Now thats a gem....I can't wait to bring this thought with me next time I'm on the water!! Blowup.gif

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I would up your speed to the 30 to 32 mph. When I first start riding the Theory, I was exhausted after about eight turns also. Just keep riding it your strength will catch up. I ride with equal weight on both feet and roll my weight to the back foot through the turn. Then equal my weight to both feet as I approach the wake and on through the wake. I'm no pro but this works for me.

I respectfully disagree with this. I work with LOTS of INT skiers who are in the 26 - 30 mph range skiing Theorys and Triumphs. The speed is not the problem. Ski a speed you're comfortable with and work on technique FIRST, then up the speed once your technique is improving. Poor technique + too much speed = hospital bills. Been there...

All skis turn best with equal weight distribution on the ski. Stomping down on the back of the ski to make it turn defeats what the ski is designed for and makes for a worse less controlable turn, not a better one. More ski in the water engages more of the skis edge making the ski turn more naturally with way less effort, which is what any performance ski is designed to do. Not picking on you CumminsBu just trying to get correct information out.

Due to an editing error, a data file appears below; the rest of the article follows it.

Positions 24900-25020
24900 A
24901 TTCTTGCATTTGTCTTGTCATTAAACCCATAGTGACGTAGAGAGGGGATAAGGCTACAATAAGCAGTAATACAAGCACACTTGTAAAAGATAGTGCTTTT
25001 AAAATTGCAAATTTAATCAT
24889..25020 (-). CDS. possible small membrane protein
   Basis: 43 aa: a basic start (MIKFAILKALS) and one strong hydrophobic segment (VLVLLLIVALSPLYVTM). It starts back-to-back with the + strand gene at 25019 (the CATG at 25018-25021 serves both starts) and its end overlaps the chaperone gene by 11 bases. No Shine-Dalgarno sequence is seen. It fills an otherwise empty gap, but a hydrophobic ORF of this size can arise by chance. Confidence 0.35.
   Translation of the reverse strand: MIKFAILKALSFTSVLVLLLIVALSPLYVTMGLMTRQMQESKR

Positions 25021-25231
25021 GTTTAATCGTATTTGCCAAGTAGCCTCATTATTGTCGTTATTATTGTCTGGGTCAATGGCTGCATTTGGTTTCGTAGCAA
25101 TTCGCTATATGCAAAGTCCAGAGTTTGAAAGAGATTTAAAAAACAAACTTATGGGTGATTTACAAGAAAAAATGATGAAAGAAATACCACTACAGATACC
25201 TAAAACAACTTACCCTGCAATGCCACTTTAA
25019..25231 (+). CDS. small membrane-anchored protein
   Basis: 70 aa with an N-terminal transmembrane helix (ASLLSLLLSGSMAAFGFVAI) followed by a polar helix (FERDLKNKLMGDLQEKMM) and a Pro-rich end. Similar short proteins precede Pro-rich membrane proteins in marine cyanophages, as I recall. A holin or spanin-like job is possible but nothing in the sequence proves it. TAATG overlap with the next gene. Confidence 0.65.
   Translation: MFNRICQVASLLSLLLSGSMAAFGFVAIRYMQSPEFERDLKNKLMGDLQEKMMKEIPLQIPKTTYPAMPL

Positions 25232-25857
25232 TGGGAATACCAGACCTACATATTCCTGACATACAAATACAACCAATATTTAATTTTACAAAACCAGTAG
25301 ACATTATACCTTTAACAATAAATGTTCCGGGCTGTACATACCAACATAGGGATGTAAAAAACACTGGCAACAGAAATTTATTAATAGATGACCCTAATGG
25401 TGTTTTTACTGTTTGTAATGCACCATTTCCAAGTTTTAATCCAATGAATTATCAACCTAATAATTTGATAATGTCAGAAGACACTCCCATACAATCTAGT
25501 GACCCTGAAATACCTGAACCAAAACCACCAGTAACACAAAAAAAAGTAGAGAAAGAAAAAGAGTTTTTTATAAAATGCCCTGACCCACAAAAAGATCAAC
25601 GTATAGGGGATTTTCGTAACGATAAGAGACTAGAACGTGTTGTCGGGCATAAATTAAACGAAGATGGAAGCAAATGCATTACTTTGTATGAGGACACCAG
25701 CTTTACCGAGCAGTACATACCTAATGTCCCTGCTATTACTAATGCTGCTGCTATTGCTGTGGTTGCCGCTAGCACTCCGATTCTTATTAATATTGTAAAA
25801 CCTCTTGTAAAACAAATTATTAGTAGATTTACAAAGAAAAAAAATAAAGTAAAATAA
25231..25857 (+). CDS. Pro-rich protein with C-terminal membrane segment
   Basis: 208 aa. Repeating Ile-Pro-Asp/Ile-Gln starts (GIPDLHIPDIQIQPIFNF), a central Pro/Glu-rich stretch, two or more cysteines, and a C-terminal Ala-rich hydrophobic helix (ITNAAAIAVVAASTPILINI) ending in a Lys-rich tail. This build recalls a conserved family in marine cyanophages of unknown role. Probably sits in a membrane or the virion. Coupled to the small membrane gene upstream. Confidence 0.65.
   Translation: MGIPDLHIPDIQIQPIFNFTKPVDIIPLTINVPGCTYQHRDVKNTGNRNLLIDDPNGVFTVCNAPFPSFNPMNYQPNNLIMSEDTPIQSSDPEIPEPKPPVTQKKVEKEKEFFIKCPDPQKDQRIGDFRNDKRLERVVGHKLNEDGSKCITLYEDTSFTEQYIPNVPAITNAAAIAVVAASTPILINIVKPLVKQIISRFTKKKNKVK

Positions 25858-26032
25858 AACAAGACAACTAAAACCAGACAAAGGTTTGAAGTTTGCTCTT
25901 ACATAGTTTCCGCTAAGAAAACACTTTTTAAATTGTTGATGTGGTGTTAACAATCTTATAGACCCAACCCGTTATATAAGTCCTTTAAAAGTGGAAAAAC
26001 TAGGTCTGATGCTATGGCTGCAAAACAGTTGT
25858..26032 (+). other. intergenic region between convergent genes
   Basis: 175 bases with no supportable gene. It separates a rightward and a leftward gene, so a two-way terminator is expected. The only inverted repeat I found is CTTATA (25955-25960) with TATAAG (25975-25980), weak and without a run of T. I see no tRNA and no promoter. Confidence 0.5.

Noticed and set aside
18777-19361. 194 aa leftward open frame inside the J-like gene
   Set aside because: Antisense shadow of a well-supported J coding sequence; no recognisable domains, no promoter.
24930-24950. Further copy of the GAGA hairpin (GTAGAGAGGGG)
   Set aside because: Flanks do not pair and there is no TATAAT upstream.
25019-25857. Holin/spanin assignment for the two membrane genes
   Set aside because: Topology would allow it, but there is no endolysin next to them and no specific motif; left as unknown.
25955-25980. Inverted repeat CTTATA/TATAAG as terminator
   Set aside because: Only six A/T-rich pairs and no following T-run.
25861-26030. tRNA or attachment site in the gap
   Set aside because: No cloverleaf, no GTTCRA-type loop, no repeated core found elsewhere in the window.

Ed

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Love this thread and I just have to comment about the back foot issue. I have had the Theory for two seasons now and absolutely love it. I took the back binding off completely and moved the front boot back two two holes and then adjusted the fin and stabilizer so that the tip rode just a bit higher in the water and so that I could initiate my turns more aggressively. Oh, I forgot to mention that I only have one leg. So the point is that you really don't even need weight on your back foot to ski well. Just a well balanced stance with your hips forward on initiation. However, I would not recommend this binding set up for anyone who doesn't have two good legs. Just leave it at factory specs. I do get pretty tired after two sets but that is just me.